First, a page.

NSW Infrastructure stands by its selection of hospital position:
NSW Health Infrastructure has defended its decision to select prime agricultural land at Cudgen as the site for its $534 million new Tweed Valley Hospital.
The organisation has released detailed information on the processes behind its selection of the new site – which is earmarked for a 22ha lot on Cudgen Road across the road from North Coast TAFE – currently home to a sweet potato crop and 4ha of rainforest.
The explanation follows an outcry from residents in the wake of the April 4 announcement of the site, with a community meeting organised by concerned farmers last week attracting more than 200 people.
In a statement issued to the Tweed Daily News ,a Health Infrastructure spokesperson said while they acknowledged around 16ha of land mapped as State Significant Farmland (SSF) had been required, this represented just 0.13 per cent of the total SSF mapped for the NSW Far North Coast.
“All sites were assessed for their suitability against a comprehensive suite of criteria; informed by due diligence investigations undertaken by independent experts, and overseen by an independent probity advisor in accordance with robust NSW Government requirements,” the spokesperson said.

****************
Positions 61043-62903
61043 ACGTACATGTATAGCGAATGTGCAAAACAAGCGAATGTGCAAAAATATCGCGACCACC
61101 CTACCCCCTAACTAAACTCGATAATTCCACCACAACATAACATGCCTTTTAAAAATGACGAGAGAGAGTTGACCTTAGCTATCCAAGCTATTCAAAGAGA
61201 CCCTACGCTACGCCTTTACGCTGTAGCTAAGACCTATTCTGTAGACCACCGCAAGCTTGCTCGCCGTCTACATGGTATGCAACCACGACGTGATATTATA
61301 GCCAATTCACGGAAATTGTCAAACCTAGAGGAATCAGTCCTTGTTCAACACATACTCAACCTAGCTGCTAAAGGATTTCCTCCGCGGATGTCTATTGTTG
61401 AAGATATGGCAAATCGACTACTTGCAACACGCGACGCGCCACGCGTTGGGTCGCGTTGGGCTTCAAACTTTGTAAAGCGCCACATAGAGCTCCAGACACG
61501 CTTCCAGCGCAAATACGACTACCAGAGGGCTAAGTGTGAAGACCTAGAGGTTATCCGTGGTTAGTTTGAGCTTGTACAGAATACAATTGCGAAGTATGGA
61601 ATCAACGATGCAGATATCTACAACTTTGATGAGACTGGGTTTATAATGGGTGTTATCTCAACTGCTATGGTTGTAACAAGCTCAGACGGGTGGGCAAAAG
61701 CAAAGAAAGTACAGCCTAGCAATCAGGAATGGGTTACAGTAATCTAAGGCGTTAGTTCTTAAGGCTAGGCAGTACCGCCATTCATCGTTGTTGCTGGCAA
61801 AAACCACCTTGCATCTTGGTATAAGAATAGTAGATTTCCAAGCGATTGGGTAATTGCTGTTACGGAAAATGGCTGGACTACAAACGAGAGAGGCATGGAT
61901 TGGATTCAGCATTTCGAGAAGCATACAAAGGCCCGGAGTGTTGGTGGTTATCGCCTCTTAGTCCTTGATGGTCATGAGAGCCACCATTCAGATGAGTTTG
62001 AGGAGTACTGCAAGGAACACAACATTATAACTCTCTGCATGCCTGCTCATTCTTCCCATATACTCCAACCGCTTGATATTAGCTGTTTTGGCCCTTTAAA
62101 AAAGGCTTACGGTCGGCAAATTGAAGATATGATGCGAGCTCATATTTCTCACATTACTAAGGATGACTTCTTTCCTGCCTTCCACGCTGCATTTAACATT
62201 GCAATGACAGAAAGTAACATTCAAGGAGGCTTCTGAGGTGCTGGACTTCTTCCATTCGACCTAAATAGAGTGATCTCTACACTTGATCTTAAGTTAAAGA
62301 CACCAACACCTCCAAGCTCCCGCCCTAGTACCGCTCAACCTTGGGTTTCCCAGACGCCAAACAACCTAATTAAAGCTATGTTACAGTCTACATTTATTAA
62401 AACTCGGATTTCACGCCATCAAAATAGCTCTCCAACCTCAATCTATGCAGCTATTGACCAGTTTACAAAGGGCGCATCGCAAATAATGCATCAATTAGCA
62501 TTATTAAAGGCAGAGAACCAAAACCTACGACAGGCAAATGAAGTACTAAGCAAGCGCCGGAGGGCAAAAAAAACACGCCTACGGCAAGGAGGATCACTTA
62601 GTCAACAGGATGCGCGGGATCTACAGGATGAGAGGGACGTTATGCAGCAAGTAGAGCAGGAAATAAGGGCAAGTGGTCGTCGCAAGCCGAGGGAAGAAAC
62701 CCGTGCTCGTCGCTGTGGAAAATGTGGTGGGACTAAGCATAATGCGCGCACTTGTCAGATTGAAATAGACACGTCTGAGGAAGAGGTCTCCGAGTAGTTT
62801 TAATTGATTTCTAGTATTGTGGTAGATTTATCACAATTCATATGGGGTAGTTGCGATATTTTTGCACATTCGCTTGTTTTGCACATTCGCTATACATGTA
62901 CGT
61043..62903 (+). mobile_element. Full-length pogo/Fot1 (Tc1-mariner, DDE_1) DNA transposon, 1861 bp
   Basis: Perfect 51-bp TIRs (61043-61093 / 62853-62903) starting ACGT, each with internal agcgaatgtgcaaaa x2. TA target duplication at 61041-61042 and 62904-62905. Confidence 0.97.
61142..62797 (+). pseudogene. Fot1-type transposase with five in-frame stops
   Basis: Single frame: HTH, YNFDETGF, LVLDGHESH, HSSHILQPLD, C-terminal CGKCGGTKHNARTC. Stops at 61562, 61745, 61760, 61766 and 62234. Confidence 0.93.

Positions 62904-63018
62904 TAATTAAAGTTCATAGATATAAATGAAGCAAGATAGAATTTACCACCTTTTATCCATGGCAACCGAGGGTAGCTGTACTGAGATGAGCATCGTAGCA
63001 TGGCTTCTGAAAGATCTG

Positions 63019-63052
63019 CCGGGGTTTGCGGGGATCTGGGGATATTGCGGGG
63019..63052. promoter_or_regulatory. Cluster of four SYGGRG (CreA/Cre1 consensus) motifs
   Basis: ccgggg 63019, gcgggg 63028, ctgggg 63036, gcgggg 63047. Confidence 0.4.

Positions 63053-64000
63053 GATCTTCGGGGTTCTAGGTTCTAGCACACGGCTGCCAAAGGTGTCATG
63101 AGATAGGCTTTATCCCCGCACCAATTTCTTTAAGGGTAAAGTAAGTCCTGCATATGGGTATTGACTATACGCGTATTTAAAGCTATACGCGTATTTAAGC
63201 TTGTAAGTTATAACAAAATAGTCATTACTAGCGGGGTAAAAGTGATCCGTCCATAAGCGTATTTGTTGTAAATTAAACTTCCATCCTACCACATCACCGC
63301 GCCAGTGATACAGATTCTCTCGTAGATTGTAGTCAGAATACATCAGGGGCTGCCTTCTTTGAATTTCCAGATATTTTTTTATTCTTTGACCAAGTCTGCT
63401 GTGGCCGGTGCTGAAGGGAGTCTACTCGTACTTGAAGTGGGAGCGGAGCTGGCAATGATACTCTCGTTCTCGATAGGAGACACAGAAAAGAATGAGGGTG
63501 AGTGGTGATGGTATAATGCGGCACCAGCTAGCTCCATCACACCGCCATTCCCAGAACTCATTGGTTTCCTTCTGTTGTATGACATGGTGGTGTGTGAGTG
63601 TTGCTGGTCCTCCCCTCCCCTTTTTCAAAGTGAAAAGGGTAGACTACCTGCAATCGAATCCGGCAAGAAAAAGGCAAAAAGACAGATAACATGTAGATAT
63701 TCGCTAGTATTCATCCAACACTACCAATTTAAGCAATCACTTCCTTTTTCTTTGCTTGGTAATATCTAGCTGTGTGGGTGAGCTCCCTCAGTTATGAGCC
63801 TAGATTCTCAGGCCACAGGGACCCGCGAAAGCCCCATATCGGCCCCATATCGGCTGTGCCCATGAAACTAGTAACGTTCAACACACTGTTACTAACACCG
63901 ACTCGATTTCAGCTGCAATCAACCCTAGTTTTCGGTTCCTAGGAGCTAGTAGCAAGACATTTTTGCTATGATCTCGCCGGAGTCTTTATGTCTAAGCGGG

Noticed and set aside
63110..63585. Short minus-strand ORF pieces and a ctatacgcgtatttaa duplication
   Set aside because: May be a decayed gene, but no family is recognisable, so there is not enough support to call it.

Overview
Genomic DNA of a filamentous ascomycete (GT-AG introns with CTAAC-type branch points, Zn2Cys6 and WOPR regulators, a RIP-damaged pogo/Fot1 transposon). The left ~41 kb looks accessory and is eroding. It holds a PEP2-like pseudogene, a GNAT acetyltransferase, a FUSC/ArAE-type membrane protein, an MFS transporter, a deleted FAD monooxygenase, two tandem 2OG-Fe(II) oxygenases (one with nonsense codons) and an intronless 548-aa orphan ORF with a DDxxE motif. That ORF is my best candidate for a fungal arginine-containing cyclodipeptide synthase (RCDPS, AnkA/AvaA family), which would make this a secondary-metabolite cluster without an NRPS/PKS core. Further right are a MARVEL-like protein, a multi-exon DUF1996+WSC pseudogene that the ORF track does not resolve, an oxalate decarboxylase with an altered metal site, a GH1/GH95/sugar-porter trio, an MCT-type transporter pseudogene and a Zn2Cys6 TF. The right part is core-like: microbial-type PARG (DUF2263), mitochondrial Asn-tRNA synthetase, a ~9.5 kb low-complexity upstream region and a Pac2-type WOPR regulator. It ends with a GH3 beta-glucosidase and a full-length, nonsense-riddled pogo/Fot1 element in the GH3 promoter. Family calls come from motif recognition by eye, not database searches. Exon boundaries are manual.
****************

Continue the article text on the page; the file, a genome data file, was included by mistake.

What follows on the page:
“The evaluation process was designed to ensure that any impacts arising from the selection of a particular site were considered against the broader community benefits brought about from situating the new hospital in that location.”
The spokesperson said the land in question sits on the far northeastern tip of the agricultural land – on the urban side of Cudgen Road – with future residential developments planned to the north.
It said several sites were investigated as part of the Expression of Interest process, including a number at Tweed Heads West, with details on these to be released in coming weeks.
Criteria governing their decision included location, access and traffic, urban context, built forms and landscaping, environment, heritage and culture, time, cost and value.
The department said it remained in negotiations with the landowner, who put forward the site in response to the EOI, with their preference to reach a negotiated settlement in parallel with progressing relevant planning approvals.
Tweed MP Geoff Provest – who only found out about the exact location the day before the announcement – stood by the decision.
“The last thing I want to do is to go down the route of the police station – that took seven long years, with cost blowouts and things like that,” he said.
Go to our website for the department’s full response.